Continue on the boulevard and past place de Breuil until you come to the old distillery of Pagès.  You can't miss the style and decoration on the building which is now a museum celebrating the history of Verveine, a liqueur that is flavoured with verbena and you can try some whilst you are there.  When you leave Pagès, make sure you take rue de Faurbourg and keeping the museum on your right continue along the street a little until you pass rue Sainte Claire on your left.  Then stop and look behind you.  There's yet another little surprise waiting for you!

Those are just a few of my favourite sites in this wonderful city.  Perhaps, with this tiny glimpse of Le Puy, you can understand why I chose to use it as a location in Merle.

Tuesday, 11 July 2017

I'm reviewing 'The Unfree French'...

... by Richard Vinen

I came across this book by accident.  I was looking for something else but Amazon decided to tell me about it - this is something that usually annoys the hell out of me.  However, on this occasion, I am so glad the book giant did bring this tome to my attention.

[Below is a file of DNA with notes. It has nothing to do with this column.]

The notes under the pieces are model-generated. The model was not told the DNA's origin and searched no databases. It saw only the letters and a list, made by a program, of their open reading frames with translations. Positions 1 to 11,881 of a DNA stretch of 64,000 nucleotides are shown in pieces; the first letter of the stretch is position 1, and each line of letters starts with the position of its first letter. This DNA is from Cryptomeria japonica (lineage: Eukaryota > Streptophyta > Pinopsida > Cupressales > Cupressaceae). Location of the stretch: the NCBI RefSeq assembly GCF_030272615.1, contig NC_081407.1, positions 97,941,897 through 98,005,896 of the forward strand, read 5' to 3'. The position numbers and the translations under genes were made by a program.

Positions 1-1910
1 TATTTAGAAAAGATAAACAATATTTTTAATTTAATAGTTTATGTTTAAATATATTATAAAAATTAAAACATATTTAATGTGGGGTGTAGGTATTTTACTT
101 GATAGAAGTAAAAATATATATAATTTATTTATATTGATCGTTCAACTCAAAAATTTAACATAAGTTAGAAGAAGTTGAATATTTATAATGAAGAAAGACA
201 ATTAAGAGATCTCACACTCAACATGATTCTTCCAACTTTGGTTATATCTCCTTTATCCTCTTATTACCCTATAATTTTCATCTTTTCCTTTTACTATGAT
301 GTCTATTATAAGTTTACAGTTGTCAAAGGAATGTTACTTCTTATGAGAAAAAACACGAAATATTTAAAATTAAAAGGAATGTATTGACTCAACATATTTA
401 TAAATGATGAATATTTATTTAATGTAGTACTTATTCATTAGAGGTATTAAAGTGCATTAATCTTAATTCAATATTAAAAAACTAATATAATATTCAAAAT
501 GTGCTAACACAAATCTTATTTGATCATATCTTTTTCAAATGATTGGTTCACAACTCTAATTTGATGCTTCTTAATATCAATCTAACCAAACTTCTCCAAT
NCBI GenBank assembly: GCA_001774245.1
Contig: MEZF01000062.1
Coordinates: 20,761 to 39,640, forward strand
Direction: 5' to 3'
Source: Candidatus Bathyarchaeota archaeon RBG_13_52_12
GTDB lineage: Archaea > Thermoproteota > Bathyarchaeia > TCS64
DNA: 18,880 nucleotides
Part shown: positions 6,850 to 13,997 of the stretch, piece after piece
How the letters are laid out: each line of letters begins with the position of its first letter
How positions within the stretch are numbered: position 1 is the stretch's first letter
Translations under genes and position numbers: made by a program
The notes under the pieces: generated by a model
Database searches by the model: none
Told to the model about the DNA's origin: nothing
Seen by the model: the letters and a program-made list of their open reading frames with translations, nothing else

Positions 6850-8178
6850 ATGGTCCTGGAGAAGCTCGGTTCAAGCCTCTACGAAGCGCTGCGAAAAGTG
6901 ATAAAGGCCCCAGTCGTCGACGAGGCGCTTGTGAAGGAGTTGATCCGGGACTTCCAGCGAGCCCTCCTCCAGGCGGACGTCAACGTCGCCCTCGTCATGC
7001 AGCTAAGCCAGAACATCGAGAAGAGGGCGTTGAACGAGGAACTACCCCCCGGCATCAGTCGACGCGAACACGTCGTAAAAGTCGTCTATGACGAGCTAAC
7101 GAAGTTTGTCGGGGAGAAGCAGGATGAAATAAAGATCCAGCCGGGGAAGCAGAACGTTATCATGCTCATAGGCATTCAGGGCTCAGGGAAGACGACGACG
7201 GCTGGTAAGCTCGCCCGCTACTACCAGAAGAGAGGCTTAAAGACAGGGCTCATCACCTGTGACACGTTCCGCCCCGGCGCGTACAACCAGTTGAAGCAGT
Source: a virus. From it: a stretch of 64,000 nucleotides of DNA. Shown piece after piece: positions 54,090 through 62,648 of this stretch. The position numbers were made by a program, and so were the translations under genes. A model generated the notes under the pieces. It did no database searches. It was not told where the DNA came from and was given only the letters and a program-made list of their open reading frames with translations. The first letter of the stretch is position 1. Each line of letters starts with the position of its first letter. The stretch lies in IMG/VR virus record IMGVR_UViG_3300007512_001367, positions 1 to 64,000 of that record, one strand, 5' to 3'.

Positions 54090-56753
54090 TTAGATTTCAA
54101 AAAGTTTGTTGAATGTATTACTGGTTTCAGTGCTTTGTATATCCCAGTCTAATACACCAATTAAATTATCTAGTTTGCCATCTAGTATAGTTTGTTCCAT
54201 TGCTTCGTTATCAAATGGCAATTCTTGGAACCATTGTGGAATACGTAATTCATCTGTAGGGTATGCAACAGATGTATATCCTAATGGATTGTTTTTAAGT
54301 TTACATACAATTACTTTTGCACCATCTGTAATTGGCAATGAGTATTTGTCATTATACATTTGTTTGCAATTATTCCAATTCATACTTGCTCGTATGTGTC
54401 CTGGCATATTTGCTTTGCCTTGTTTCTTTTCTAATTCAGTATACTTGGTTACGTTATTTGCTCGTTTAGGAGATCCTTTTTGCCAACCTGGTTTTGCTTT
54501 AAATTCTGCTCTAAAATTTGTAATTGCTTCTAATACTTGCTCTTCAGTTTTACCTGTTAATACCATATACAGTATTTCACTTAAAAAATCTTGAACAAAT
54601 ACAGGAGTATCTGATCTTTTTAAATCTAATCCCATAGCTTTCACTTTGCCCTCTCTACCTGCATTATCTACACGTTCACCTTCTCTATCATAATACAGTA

Richard Vinen,  according to the acknowledgements at the front of the book, took a 'disgracefully long time' to create this treatise on France during the 39/45 war.  I'm very glad that he did.  Rather than rehashing and re-examining well known military history and strategies, he searched archives, scrutinised reports and read memoirs both published and unpublished.  As a result the source notes and bibliography are extensive.
This is not exactly a history book, in the usually accepted sense of the word, but it is a fascinating document that showcases how ordinary people lived and worked during the occupation of the northern half of France and the period of the Vichy government in the south.  The narrative voice is gentle and flows well and the detail keeps you turning the page.